US6599849B1 (en) 2000-06-23 2003-07-29 Milliken & Company Knitted fabric-elastomer composite preferable for transfer or film-coating
US6680352B2 (en) 2000-06-23 2004-01-20 Milliken & Company Textile-elastomer composite preferable for transfer or film coating and method of making said composite
US8383722B2 (en) 2006-04-07 2013-02-26 Basf Se Electrically neutral dispersions and method of preparing same
US20070238820A1 (en) * 2006-04-07 2007-10-11 Basf Ag Polymer dispersion and method of using same as a water vapor barrier
US20070238823A1 (en) * 2006-04-07 2007-10-11 Basf Ag Electrically neutral dispersions and method of preparing same
US8217111B2 (en) 2006-04-07 2012-07-10 Basf Se Electrically neutral dispersions and method of preparing same
US20070238825A1 (en) * 2006-04-07 2007-10-11 Basf Ag Electrically neutral dispersion
US9290651B2 (en) 2006-04-07 2016-03-22 Basf Se Electrically neutral dispersions and method of preparing same
US20090252972A1 (en) * 2006-04-07 2009-10-08 Basf Se Polymer dispersion and method of using same as a water vapor barrier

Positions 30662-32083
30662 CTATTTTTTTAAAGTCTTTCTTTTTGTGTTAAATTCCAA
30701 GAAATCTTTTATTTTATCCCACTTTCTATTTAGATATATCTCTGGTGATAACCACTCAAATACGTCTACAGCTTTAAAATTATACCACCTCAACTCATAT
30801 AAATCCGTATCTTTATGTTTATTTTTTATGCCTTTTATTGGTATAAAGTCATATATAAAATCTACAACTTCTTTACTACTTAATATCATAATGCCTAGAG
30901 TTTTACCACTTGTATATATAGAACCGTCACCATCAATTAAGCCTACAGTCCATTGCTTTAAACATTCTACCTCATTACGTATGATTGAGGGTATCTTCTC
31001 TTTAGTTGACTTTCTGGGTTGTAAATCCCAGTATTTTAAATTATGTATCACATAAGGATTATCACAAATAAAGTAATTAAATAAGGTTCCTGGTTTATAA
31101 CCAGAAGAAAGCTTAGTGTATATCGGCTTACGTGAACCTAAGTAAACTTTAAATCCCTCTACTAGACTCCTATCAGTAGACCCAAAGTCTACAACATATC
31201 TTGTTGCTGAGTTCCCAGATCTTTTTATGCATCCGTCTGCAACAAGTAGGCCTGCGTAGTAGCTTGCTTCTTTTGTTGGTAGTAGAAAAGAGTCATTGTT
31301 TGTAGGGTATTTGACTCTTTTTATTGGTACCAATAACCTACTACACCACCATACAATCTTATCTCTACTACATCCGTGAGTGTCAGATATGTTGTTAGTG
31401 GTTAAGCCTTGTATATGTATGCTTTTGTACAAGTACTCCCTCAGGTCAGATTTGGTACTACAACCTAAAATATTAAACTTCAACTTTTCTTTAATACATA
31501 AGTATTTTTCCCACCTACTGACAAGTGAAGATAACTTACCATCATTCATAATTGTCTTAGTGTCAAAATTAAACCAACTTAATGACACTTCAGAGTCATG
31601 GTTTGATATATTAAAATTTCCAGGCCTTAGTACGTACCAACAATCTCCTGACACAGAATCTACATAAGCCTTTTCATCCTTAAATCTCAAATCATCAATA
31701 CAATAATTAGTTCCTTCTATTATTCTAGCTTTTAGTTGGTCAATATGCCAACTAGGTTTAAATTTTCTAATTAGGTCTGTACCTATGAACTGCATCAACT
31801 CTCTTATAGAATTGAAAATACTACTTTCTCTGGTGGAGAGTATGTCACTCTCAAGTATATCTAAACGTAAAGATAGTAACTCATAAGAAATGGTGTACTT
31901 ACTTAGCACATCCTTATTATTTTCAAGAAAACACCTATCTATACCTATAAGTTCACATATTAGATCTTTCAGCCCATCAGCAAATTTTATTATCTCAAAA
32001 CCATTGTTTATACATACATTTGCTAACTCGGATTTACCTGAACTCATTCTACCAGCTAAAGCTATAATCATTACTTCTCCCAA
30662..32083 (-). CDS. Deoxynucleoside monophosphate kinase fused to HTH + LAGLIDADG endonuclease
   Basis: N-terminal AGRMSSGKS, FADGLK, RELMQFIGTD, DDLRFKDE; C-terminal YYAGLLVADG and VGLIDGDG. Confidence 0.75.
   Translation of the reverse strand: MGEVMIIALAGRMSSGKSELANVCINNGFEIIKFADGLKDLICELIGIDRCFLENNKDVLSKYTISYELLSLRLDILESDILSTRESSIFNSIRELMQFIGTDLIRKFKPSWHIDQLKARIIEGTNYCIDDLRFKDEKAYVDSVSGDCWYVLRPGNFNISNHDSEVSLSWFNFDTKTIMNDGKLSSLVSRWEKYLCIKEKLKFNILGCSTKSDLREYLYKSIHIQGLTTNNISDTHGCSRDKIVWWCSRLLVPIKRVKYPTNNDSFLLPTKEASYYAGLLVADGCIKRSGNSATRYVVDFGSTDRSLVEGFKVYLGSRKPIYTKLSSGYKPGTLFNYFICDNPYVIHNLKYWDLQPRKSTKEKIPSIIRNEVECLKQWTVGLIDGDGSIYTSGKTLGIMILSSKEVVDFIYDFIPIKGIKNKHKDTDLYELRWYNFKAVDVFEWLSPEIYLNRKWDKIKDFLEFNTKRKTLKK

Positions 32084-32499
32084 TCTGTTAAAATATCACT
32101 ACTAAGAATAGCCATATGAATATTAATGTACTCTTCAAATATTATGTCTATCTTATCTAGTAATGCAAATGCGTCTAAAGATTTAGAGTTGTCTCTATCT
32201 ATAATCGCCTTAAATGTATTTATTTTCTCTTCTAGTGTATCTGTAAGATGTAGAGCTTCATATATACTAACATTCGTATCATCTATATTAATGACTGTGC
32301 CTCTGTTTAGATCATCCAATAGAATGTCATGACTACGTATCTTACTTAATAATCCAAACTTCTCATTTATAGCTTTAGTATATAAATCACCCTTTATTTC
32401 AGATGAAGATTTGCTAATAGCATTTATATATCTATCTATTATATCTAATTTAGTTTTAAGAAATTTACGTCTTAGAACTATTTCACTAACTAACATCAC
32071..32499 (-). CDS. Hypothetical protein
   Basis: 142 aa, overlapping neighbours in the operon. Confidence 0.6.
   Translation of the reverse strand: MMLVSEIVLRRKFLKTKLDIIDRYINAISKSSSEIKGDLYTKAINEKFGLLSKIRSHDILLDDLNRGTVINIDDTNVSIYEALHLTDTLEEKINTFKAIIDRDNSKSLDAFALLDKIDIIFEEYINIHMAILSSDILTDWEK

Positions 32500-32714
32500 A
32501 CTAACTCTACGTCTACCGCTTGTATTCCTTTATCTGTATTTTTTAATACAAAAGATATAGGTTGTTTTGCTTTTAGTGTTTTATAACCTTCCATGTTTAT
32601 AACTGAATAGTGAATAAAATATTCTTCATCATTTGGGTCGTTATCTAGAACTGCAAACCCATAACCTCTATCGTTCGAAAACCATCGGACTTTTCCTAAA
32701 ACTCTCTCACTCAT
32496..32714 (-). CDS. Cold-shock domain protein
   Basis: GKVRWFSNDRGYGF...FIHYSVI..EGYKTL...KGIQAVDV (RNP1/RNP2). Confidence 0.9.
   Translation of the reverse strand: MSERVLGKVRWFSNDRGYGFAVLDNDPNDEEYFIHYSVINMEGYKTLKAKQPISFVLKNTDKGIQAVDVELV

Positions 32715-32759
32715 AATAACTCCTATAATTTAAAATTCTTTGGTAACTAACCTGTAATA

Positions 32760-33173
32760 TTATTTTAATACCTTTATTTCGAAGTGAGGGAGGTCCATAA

US20090298998A1 (en) * 2006-04-07 2009-12-03 Basf Se Electrically neutral dispersions and method of preparing same
US8410211B2 (en) 2006-04-07 2013-04-02 Basf Se Electrically neutral dispersions and method of preparing same
KR101353825B1 (en) * 2006-09-28 2014-01-21 제이에스알 가부시끼가이샤 Adhesive Composition and Substrate for Flexible Print Wiring Board
US20080293869A1 (en) * 2007-05-22 2008-11-27 Lanxess Deutschland Gmbh Nitrile rubbers
US8664340B2 (en) 2007-05-22 2014-03-04 Lanxess Deutschland Gmbh Nitrile rubbers
KR101238554B1 (en) 2007-05-22 2013-03-04 란세스 도이치란트 게엠베하 Nitrile rubbers
CN101679532B (en) 2007-05-22 2012-10-10 朗盛德国有限责任公司 Nitrile rubbers
RU2479591C2 (en) * 2007-05-22 2013-04-20 ЛЕНКСЕСС Дойчланд ГмбХ Nitrile rubber
WO2008142042A1 (en) * 2007-05-22 2008-11-27 Lanxess Deutschland Gmbh Nitrile rubbers
US8287945B2 (en) 2007-10-05 2012-10-16 Basf Se Method and composition for enhancing the performance of an emulsion-based surface treatment
US20090092846A1 (en) * 2007-10-05 2009-04-09 Koichi Takamura Method and composition for enhancing the performance of an emulsion-based surface treatment
US9469786B2 (en) 2012-02-03 2016-10-18 Basf Se Compositions comprising asphalt and electrically neutral copolymer dispersions
US9644062B2 (en) 2012-10-19 2017-05-09 Dow Global Technologies Llc Polymer particle dispersions with polyols